The far majority of all runners finished in a time between six and ten hours. The group of runners that completed in under five hours is predominantly in the Elite waves. On the other hand, these plots confirm the significant overlap between the distribution of the Elite, Competitive and Open Waves finishing times.

What should be the conclusion from this? It’s hard to tell based on this analysis alone. Is it possible that a runner in a Competitive wave ran faster than he or she would have done in an Open wave? Perhaps, but if you’re on a budget and not aiming for a podium place or place in the world ranking, don’t waste your money. This analysis shows that running in an Open wave does not give you a significant disadvantage.

The last observation is that the histograms are pretty symmetrical, and have the shape of a ‘Bell’. This means that roughly as many runners are faster than the average time as the number that are slower (more statistical blah blah: the distributions are approximately normal, having a median value that is similar to the average value). If the DNF count due to runners not meeting the time cut-off would be high, the distribution would look more skewed to the right. There have been Spartans who started in one of the last waves and did not make it to the cut-off in time, but for the majority there was sufficient time to make it to the finish. Stated otherwise: the Beast participants were well prepared for their challenge. This says something about this group of athletes, as we all know the Killington Beast is no joke.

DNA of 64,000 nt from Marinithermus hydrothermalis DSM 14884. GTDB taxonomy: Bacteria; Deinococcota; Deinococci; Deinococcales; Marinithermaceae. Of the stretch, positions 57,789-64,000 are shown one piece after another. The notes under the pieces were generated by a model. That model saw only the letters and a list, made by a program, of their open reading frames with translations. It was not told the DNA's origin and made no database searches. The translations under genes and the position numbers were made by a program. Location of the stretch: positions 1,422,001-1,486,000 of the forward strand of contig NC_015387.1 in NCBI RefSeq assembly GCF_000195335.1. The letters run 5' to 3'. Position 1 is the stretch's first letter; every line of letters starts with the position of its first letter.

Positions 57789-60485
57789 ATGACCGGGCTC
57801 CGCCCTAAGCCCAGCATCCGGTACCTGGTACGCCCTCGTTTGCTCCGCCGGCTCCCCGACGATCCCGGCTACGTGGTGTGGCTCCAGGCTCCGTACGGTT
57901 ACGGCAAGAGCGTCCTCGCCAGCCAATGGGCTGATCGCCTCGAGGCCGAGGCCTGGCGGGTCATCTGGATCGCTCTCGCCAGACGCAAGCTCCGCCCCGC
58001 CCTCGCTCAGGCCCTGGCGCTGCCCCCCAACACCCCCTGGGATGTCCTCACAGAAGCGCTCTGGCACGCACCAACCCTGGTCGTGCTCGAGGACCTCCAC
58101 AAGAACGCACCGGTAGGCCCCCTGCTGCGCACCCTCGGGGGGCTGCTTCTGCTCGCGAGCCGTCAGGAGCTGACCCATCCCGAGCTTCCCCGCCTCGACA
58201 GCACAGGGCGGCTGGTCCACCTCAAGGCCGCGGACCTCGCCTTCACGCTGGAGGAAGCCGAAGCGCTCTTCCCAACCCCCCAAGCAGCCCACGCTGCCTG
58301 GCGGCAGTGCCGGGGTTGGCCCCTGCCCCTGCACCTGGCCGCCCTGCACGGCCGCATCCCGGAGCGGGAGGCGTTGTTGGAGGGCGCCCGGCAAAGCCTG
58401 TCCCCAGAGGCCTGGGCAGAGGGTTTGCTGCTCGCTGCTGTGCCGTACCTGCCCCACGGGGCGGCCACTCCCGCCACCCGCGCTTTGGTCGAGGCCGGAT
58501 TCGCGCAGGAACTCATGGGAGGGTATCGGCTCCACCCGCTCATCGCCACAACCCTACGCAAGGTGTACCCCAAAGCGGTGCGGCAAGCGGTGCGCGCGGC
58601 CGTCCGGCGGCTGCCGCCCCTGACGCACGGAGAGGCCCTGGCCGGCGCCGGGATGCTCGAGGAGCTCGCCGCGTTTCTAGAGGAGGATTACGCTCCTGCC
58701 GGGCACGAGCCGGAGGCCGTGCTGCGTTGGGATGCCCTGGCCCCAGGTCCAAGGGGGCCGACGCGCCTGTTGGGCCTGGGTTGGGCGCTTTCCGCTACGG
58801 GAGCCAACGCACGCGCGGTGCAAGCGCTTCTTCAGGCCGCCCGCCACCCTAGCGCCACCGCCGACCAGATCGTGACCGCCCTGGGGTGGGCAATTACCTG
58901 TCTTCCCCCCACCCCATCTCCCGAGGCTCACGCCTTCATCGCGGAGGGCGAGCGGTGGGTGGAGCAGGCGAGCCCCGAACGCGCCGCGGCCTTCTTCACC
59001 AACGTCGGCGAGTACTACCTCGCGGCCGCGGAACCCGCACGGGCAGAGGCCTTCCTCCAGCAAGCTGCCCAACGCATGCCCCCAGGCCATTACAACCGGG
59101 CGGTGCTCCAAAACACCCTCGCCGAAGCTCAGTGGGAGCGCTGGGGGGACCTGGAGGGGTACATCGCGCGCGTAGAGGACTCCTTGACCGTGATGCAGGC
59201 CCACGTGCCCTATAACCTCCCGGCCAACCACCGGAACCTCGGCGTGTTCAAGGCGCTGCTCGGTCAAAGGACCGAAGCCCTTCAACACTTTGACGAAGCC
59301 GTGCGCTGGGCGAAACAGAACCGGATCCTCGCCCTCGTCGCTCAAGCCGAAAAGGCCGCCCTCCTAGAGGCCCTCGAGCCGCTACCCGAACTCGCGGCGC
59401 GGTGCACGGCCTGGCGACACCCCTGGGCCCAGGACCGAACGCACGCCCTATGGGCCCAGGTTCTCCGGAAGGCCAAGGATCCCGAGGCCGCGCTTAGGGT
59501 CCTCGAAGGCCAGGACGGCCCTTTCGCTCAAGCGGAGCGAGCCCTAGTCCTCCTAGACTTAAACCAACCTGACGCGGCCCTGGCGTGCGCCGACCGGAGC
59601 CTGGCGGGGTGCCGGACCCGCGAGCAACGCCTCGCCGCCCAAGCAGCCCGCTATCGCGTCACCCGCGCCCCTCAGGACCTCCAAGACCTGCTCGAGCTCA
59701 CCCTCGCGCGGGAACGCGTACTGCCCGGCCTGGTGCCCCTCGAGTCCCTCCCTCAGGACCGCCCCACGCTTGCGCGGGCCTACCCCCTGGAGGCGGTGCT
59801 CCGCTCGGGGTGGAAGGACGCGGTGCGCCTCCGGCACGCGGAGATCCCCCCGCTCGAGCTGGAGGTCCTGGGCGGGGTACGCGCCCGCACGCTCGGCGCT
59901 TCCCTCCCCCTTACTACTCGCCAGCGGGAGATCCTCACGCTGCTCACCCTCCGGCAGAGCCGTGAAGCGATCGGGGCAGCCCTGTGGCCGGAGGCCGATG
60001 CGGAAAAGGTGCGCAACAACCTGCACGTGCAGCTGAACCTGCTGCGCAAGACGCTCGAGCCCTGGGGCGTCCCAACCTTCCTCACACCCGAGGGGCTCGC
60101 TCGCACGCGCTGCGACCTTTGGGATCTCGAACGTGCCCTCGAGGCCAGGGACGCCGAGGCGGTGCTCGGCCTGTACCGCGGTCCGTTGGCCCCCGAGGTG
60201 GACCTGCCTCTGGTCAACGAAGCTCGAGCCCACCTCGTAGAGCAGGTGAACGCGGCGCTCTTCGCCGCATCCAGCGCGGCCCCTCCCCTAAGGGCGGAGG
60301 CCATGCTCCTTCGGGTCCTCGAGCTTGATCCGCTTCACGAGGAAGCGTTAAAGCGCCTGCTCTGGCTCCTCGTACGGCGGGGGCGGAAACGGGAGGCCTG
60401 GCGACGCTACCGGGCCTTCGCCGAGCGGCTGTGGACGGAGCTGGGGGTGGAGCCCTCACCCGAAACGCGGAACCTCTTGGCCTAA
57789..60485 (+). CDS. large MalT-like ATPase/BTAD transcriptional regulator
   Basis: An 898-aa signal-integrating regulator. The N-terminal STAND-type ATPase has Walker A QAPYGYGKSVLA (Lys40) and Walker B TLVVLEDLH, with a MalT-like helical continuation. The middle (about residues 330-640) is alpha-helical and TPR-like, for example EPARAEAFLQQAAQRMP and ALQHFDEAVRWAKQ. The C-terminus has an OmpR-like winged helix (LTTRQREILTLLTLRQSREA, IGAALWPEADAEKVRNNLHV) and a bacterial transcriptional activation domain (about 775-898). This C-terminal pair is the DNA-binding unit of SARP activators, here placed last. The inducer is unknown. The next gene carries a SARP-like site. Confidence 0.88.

Spartan-Vermont-2017-Beast-hist

Saturday Ultra Beast

We’ll move on to the Ultra Beast and start by plotting the same point clouds for the Elite, Competitive and Open wave racers.

Spartan-Vermont-2017-UBeast-Scatter

The first striking observation is that the clouds for the three categories are overlapping almost entirely. As expected, the fastest runners are in the Elite waves both for the male and female runners. The separation of the best performing Ultra Beasters and the rest of the gang is down right impressive, with over four hours of difference between the fastest runners and the average.

The spread in Elite times is significantly larger compared to the Open wave racers as well. The most logical explanation for this is that the Elites start earlier than the Open wave runners, but all are facing the same cut-off times, meaning that the Elite runners simply have more time to complete the race.